"The director Rasmus Breistein (1890-1976), the son of a peasant, had a theatre background as an actor and folk musician. After watching the Swedish Bjørnson films, he presented his own film plans to the production company Kommunernes Filmscentral. He received their support and was teamed with the already experienced cinematographer Gunnar Nilsen-Vig. The collaboration between these two would be fruitful; Nilsen-Vig would shoot 9 of Breistein’s 14 feature films, and the director often praised his cinematographer for his valuable knowledge and efforts. The success of Fante-Anne paved the way for further film projects in the same genre, and Breistein actually made three more films from works by Fante-Anne’s author Kristofer Janson: Brudeferden i Hardanger (1926), Kristine Valdresdatter (1930), and the sound film Liv (1934), all great successes. A writer popular for his portrayals of rural life, Kristofer Janson was also a minister who worked  for many years among Norwegian-Americans in the United States. This gave Breistein’s movies a large audience there as well when Breistein himself went on tour in the U.S. with them, accompanying them on the fiddle. With a 30-year career that encompassed the transition from silent to sound, and on to colour film, Rasmus Breistein stands out as one of the real pioneers of Norwegian film history."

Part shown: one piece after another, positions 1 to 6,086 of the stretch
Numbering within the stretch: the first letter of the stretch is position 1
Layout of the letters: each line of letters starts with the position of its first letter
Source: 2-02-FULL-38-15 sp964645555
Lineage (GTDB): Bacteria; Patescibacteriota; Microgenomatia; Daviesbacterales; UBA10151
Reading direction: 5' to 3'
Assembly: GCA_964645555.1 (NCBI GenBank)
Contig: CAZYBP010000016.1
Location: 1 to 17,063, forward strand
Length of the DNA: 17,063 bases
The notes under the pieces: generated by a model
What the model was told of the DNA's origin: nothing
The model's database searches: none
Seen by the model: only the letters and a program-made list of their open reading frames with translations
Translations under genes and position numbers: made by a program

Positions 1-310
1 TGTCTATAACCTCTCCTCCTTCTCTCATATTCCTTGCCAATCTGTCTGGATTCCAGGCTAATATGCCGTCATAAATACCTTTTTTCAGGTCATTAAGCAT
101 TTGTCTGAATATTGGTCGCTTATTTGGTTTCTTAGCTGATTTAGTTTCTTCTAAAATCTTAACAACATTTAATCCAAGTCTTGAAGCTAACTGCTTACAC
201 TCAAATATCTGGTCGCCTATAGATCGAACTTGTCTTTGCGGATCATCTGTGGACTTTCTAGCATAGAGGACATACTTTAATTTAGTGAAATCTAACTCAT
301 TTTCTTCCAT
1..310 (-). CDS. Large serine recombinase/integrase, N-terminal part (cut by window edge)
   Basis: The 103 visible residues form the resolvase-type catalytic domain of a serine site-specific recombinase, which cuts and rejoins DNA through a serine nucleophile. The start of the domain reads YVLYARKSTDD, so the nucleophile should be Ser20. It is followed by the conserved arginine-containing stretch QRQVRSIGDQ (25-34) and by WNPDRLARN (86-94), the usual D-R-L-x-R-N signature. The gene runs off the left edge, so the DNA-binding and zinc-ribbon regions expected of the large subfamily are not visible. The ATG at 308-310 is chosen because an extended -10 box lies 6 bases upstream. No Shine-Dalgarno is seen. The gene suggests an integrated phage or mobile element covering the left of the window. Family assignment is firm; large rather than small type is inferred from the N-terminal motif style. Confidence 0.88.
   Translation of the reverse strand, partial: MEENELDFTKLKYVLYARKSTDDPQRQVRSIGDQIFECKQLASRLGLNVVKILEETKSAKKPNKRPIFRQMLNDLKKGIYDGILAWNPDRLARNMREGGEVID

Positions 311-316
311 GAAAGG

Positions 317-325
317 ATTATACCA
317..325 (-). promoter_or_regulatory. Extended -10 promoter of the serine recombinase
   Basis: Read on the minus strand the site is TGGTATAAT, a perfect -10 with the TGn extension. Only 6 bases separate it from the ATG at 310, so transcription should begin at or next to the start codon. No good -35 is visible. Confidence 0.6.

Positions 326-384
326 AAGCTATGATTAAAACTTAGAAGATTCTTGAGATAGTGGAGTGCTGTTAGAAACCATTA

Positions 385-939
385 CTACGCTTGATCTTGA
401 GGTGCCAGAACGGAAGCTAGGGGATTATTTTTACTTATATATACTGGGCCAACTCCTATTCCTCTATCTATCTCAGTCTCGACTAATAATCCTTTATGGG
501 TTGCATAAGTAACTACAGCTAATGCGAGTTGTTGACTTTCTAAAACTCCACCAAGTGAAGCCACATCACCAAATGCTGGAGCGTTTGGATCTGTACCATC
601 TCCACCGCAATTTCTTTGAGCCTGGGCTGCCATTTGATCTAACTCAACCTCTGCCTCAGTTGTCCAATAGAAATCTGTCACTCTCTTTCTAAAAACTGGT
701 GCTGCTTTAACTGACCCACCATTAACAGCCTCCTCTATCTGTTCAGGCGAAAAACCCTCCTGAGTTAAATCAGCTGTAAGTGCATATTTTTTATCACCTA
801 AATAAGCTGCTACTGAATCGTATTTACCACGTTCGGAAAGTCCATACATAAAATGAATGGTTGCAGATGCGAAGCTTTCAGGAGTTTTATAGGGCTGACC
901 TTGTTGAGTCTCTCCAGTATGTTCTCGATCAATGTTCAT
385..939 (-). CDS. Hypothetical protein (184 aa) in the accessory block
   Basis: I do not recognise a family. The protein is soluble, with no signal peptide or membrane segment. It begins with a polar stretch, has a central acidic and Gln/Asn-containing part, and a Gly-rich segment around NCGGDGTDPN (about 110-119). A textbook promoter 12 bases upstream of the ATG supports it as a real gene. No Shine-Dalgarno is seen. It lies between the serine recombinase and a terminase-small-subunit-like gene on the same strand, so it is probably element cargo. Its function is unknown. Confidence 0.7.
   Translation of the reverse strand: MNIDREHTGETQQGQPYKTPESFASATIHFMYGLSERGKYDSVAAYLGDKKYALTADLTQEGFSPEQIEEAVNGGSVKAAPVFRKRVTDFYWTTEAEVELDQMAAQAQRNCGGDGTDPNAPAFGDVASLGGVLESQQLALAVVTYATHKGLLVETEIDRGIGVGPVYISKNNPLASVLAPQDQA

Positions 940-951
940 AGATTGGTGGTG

"Aasta Nielsen (1897-1975) was a Norwegian stage actress and singer, mainly active in operettas. (She was a first cousin of the legendary Wagnerian soprano Kirsten Flagstad.) Her film career was very brief, with only three titles. After Fante-Anne she also starred in Jomfru Trofast / The Maiden Faithful (1921) and Felix (1921), both also directed by Rasmus Breistein.